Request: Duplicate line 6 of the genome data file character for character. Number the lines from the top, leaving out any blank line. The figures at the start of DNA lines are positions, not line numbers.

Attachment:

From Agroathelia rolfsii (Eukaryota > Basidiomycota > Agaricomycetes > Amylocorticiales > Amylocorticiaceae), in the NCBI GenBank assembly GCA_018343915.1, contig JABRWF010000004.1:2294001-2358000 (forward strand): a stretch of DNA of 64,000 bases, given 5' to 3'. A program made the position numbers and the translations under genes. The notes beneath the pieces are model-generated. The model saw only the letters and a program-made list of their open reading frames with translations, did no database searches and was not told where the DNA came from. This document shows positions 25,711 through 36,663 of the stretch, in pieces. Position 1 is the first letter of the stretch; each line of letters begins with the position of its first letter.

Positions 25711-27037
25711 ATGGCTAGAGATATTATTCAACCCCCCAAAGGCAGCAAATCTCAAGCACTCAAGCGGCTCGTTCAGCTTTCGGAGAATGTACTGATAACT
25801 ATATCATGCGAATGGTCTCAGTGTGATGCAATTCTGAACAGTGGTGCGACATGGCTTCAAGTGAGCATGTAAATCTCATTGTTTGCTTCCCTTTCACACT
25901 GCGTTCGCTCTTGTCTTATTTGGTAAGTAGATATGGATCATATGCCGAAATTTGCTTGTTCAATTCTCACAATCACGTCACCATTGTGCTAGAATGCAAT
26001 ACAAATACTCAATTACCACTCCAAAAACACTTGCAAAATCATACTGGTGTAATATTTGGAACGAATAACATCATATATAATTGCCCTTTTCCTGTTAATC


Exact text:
26001 ACAAATACTCAATTACCACTCCAAAAACACTTGCAAAATCATACTGGTGTAATATTTGGAACGAATAACATCATATATAATTGCCCTTTTCCTGTTAATC